A homeless man walks next to shuttered shops in a shopping arcade decorated with Greek flags in central Athens, on Wednesday, on August 21, 2013.
A German official says a fresh bailout package by the so-called troika for the recession-hit Greece will be a little over 10 billion euros (USD 13.36 billion), amid economic slump in the European country.
In a statement released on Saturday, Germany’s commissioner to the European Union, Guenther Oettinger, who is also a member of Chancellor Angela Merkel’s ruling conservative party said that Å“It will be a manageable sum. I personally expect the figure to be a little over 10 billion euros.”
Greece has been dependent on bailout funds from international rescue loans approved by the troika of international creditors – the European Commission, the International Monetary Fund (IMF) and the European Central Bank (ECB) – since May 2010.
Earlier this month, Greek officials said a new aid package is necessary in order to plug any funding shortfall over 2014-2016.
This followed a report published by prominent German magazine Der Spiegel earlier this month, saying the Bundesbank, Germany’s central bank, has indicated that the cash-strapped Mediterranean country will need more bailout loans from the so-called troika of international lenders by the start of 2014.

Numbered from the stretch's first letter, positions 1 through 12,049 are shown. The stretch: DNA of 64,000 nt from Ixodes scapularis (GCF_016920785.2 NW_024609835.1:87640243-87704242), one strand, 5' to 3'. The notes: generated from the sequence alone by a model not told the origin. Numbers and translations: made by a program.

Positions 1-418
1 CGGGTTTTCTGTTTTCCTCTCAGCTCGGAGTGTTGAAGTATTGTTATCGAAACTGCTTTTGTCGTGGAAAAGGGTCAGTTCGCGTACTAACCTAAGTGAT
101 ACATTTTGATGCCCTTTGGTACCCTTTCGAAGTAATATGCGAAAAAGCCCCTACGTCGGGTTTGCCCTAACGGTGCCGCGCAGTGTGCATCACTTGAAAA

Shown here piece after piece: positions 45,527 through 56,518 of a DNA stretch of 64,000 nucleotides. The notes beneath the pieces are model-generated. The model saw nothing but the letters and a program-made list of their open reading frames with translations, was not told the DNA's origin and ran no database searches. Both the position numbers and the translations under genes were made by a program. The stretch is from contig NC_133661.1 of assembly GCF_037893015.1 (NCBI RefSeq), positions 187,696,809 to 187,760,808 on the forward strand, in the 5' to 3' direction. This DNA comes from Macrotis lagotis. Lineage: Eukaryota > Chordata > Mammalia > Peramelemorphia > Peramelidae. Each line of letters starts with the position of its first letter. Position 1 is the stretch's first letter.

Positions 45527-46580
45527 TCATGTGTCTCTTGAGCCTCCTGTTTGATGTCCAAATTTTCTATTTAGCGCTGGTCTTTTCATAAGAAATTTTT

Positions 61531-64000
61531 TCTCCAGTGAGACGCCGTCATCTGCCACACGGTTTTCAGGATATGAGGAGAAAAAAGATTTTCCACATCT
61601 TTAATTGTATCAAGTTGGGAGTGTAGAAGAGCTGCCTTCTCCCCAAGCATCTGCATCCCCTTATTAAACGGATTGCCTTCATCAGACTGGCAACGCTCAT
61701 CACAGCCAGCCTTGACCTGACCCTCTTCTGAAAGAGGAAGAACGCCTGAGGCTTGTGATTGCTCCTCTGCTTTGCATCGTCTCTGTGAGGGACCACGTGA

The Greek economy is in its sixth year of recession due to fiscal mismanagement, resulting in tax rises and spending cuts.
Meanwhile, the countryâ„¢s unemployment rate stands at more than double the eurozone’s average reading of 12.1 percent, reflecting a deepening recession after years of austerity being imposed under the EU bailout plan.
Europe plunged into financial crisis in early 2008. The worsening debt crisis has forced the EU governments to adopt harsh austerity measures and tough economic reforms, which have triggered incidents of social unrest and massive protests in many European countries.
Republished from: Press TV